The Pulaski Circuit Court’s Juvenile Detention Alternative Initiative (JDAI) program has been part of the local justice system since 2016. JDAI is a bipartisan movement for juvenile justice reinvestment, moving government resources away from mass juvenile incarceration and toward investment in youth, families, and communities. JDAI programs are found all over the country and are present in 33 counties in Indiana. JDAI promotes placement of the right kids, in the right places, for the right reasons, for the right amount of time.
For more than 20 years nationally in both urban and rural jurisdictions, JDAI has demonstrated that moving low-risk youth from secure detention into community-based alternative programs is excellent public policy.
“Each JDAI program is tailored to the needs of the individual community it serves,” said Circuit Court Judge Mary Welker. “Our JDAI programs continue to not only reduce detention of our juveniles, but also in these difficult times, still provide services to our Pulaski County students. While the services may be delivered differently, we continue assisting our youth. “
Pulaski County JDAI continues leading the way for innovative rural juvenile programs that work to support not only our youth who are on probation, but also help prevent youth from coming into the local justice system. Dr. Natalie Tucker has served as JDAI coordinator for the program since its inception in Pulaski County. The programs are administered through Pulaski Circuit Court under Judge Mary Welker, who continued the programs that began under previous Circuit Court Judge Michael Shurn.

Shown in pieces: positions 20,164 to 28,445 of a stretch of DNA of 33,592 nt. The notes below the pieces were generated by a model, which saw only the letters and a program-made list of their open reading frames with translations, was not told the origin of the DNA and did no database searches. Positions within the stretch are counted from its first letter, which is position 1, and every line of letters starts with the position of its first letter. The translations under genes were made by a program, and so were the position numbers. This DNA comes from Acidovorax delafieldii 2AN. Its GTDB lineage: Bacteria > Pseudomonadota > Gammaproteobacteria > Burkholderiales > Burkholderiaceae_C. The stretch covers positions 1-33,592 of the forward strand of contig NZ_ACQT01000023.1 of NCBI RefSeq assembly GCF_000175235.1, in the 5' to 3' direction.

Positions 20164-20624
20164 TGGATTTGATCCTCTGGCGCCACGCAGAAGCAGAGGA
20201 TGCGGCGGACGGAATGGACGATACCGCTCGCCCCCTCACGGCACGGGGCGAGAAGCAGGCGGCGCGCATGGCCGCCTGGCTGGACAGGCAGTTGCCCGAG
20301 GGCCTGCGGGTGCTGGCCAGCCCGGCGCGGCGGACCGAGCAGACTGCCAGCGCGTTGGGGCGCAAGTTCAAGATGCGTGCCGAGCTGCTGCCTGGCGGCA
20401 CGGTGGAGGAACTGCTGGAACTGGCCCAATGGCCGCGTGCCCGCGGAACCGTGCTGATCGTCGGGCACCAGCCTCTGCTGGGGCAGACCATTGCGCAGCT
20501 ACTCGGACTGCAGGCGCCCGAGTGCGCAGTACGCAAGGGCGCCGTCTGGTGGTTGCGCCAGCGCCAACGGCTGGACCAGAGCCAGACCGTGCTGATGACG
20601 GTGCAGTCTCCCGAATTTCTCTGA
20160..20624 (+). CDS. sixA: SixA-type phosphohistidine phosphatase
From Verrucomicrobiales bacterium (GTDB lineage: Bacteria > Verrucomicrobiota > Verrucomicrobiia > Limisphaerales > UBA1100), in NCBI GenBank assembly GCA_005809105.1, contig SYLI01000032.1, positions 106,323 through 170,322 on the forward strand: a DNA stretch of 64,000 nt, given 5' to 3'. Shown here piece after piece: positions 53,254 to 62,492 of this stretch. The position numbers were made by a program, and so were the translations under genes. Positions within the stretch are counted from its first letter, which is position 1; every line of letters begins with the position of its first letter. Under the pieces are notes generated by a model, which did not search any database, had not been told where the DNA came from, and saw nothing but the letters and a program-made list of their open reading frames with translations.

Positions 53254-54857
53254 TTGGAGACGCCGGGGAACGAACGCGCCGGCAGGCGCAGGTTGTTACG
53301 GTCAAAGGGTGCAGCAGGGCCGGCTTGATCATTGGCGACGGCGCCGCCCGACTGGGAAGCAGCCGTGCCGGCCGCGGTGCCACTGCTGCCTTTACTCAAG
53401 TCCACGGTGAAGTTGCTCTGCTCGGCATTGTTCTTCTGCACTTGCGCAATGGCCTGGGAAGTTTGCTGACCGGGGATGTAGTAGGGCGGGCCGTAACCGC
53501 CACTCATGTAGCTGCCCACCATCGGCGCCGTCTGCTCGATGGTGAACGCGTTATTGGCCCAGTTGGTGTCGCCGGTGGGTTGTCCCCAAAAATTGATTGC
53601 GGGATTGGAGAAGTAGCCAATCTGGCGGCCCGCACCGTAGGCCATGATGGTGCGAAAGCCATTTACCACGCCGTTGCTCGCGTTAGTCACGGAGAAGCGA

“Due to the JDAI program, we have been able to bring in around $250,000 in grant funding to Pulaski County to develop programs for at-risk youth. We are currently in a grant cycle for $58,000 in JDAI funds,” said Dr. Tucker. “When I started in this role in late 2016, the Pulaski County taxpayers were paying between $25,000 and $30,000 to hold Pulaski County youth in Juvenile Justice Centers. We had limited supports/services for at-risk youth in our community. In 2019, this cost dropped to less than $500 as we have built numerous programs to support at-risk youth with JDAI funding.”
Dr. Tucker, along with Judges, Probation, Law Enforcement, and a JDAI board of stakeholders, has been able to establish policies and procedures that guide the local juvenile justice system. These include a detention screening tool, numerous programs for at risk-youth and professional development for the local justice system.
Currently, there are two programs provided by JDAI. These programs are in our middle schools and high schools in Pulaski County: an At-risk youth mentor program, and a Truancy reduction program. These programs have supported over 100 youth in Pulaski County over the past 3 years. Youth and their families get additional support, family engagement tools, and direct contact with staff that are caring, resourceful and help to build resistance for these families/youth.